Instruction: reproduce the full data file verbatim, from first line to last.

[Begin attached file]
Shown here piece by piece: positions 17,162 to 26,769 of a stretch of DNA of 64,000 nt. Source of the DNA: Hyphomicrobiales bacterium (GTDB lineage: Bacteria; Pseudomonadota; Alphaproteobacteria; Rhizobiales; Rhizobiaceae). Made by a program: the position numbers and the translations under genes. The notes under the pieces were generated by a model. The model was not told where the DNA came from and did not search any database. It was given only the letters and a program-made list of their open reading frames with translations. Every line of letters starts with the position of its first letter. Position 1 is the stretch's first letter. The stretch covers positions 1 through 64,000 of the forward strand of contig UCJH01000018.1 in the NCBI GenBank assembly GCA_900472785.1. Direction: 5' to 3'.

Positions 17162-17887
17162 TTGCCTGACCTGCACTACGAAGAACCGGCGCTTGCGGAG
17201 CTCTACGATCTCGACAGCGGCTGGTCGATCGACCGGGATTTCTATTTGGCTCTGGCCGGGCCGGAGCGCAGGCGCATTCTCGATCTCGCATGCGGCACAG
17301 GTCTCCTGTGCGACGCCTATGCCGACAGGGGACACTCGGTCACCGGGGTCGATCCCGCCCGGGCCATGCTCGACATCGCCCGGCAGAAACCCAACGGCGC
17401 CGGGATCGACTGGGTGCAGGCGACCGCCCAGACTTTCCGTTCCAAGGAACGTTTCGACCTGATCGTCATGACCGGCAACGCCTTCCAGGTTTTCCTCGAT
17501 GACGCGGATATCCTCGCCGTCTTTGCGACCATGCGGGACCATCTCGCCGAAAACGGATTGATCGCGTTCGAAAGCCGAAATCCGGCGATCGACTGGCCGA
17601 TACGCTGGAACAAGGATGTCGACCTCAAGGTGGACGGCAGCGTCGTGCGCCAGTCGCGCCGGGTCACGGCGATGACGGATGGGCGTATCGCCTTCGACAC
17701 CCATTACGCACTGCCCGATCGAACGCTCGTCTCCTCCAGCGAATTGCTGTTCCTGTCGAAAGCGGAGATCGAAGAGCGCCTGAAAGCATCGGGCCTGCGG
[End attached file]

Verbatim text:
Shown here piece by piece: positions 17,162 to 26,769 of a stretch of DNA of 64,000 nt. Source of the DNA: Hyphomicrobiales bacterium (GTDB lineage: Bacteria; Pseudomonadota; Alphaproteobacteria; Rhizobiales; Rhizobiaceae). Made by a program: the position numbers and the translations under genes. The notes under the pieces were generated by a model. The model was not told where the DNA came from and did not search any database. It was given only the letters and a program-made list of their open reading frames with translations. Every line of letters starts with the position of its first letter. Position 1 is the stretch's first letter. The stretch covers positions 1 through 64,000 of the forward strand of contig UCJH01000018.1 in the NCBI GenBank assembly GCA_900472785.1. Direction: 5' to 3'.

Positions 17162-17887
17162 TTGCCTGACCTGCACTACGAAGAACCGGCGCTTGCGGAG
17201 CTCTACGATCTCGACAGCGGCTGGTCGATCGACCGGGATTTCTATTTGGCTCTGGCCGGGCCGGAGCGCAGGCGCATTCTCGATCTCGCATGCGGCACAG
17301 GTCTCCTGTGCGACGCCTATGCCGACAGGGGACACTCGGTCACCGGGGTCGATCCCGCCCGGGCCATGCTCGACATCGCCCGGCAGAAACCCAACGGCGC
17401 CGGGATCGACTGGGTGCAGGCGACCGCCCAGACTTTCCGTTCCAAGGAACGTTTCGACCTGATCGTCATGACCGGCAACGCCTTCCAGGTTTTCCTCGAT
17501 GACGCGGATATCCTCGCCGTCTTTGCGACCATGCGGGACCATCTCGCCGAAAACGGATTGATCGCGTTCGAAAGCCGAAATCCGGCGATCGACTGGCCGA
17601 TACGCTGGAACAAGGATGTCGACCTCAAGGTGGACGGCAGCGTCGTGCGCCAGTCGCGCCGGGTCACGGCGATGACGGATGGGCGTATCGCCTTCGACAC
17701 CCATTACGCACTGCCCGATCGAACGCTCGTCTCCTCCAGCGAATTGCTGTTCCTGTCGAAAGCGGAGATCGAAGAGCGCCTGAAAGCATCGGGCCTGCGG